"It is a signature of a stable democracy that elections happen when scheduled, so we very much want that election to happen on time, so long as we believe it can happen effectively," de Blasio said.
The mayor did call on the candidates to alter their campaign strategies, including stopping door-to-door canvassing. He says the campaigns have other ways to get their messages out.
4:40 p.m., 3/12/20
- The city intends to authorize 10 percent of the city workforce to work from home. De Blasio says there is a significant number of employees who cannot telecommute, but he says 35,000 employees will be able to telecommute.
Of the remaining 90 percent of the workforce, 20 percent of that workforce - 70,000, will be put on staggered schedules.
The mayor called on city businesses to incorporate telecommuting and/or staggered schedules for employees.
4:37 p.m., 3/12/20
- The mayor said the city wants schools to remain open and intends for schools to remain open.
However, he added that non-essential or non-instructional activities that will be moved online or canceled, on a case-by-case basis. That includes PSAL (athletic) activities, assemblies, parent-teacher conferences, PTA meetings, and school plays and recitals.
The mayor says that this morning, there is a potential case of a student contracting the disease at a school. De Blasio stressed that a medical provider or testing agency has NOT confirmed the case. He says it is a self-reported case. Two schools in the same building - the Laboratory School of Finance and Technology, and South Bronx Prep, both located in Mott Haven - were closed out of an abundance of caution for a full disinfection and cleanliess process. The mayor says as of this moment, no children in the school have pre-existing conditions that make them particularly vulnerable to the disease.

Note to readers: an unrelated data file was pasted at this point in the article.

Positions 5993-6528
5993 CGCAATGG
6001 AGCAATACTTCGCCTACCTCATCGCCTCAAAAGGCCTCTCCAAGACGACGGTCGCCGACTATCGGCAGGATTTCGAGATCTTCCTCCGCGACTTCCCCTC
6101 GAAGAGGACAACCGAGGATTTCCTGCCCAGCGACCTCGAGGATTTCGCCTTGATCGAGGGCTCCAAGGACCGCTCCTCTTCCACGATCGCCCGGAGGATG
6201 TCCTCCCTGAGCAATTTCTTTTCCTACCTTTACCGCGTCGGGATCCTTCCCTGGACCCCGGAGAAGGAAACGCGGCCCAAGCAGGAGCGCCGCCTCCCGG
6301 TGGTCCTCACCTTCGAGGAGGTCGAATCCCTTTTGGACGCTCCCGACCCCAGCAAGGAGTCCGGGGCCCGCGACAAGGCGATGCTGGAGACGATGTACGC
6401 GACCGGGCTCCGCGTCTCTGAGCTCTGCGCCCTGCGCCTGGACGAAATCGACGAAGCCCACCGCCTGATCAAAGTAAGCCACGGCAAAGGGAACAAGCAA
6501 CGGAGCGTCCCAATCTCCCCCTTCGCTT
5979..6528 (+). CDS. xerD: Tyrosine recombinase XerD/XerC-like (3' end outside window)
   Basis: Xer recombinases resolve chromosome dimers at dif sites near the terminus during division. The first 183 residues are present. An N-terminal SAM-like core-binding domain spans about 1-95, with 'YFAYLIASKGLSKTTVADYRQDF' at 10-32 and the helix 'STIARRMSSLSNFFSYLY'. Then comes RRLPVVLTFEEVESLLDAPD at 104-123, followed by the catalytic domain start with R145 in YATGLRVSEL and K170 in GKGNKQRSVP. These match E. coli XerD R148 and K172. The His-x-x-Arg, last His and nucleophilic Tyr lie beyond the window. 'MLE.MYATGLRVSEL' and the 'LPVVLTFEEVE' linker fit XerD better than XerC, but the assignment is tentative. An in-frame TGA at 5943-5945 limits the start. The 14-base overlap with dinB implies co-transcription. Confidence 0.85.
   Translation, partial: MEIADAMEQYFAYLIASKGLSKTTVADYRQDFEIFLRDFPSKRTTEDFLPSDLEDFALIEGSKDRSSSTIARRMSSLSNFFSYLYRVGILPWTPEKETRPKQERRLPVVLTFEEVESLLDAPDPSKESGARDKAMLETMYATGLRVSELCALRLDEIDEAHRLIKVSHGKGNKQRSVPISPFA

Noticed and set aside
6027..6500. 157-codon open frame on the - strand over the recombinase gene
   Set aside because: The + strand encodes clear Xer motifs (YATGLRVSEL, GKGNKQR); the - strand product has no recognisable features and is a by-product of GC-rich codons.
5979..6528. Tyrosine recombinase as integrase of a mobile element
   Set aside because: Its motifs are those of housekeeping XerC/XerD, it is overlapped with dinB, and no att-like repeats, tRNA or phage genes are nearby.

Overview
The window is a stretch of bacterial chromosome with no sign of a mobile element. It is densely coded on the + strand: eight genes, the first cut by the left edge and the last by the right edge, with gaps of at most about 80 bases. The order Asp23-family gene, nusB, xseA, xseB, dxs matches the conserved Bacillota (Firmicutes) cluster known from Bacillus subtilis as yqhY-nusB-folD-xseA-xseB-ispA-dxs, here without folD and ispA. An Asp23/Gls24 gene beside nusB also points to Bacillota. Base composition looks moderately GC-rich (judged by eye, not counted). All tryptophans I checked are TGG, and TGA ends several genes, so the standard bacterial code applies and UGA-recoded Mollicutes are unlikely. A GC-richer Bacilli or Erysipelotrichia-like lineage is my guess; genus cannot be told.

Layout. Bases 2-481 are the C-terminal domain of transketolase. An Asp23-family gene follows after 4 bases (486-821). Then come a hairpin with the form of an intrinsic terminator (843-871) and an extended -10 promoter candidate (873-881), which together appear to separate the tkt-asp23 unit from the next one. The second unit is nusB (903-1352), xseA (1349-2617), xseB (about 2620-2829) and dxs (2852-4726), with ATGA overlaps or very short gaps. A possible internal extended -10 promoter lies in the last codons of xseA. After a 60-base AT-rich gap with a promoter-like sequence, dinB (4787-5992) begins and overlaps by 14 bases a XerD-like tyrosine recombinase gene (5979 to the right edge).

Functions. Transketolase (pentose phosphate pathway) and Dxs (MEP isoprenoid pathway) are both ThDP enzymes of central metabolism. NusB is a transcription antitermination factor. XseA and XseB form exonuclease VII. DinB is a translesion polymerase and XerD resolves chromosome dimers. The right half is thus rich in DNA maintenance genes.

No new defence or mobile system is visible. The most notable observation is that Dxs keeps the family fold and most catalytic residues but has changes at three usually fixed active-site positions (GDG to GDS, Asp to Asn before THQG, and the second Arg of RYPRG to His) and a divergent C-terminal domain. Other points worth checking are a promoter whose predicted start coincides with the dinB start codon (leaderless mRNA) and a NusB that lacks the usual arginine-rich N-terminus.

4:28 p.m., 3/12/20
- De Blasio says the city is concerned about people's loss of livelihood, especially if businesses will be cutting back or shutting down in the coming days.
He says the city wants to help anyone who is facing eviction. They will get free legal help if it is a sheer legal matter - they can call 311. If someone is faced with eviction or unable to pay the rent, the Human Resources Administration in some cases will be able to provide some short-term support, More information is available at nyc.gov/accesshra.
The Department of Social Services is activating emergency food contracts to increase the amount of available food for people whose employment will be compromised and are running low on food for their families.
De Blasio stressed that federal action is important, because the federal government can provide a level of relief in a national crisis that state and local governments cannot.
"We need the federal government to move immediately with a huge stimulus program and a program of relief for working people," de Blasio said.
4:18 p.m., 3/12/20
- There are now 95 confirmed cases of the new coronavirus in New York City, according to the mayor.
The mayor said as of noon, there were 25 cases in Manhattan, 24 in Brooklyn, 17 in Queens, 10 in the Bronx and five on Staten Island. That covers 85 of the 95 cases in the city.
Twenty-nine people are currently under mandatory quarantine. De Blasio added that the city is seeing its first case of a person who is coming out of mandatory quarantine.
4:10 p.m., 3/12/20
- Mayor Bill de Blasio has declared a state of emergency in New York City.
He says he will work with the state to enforce the new rule that bans any gatherings of 500 or more people. He says he expects that to be in place for "a number of months."
3:25 p.m., 3/12/20
- Seats at the mayor's upcoming press conference are separated in such a way to reflect social distancing guidelines. Here's photo evidence from NY1 shooter Will Germain: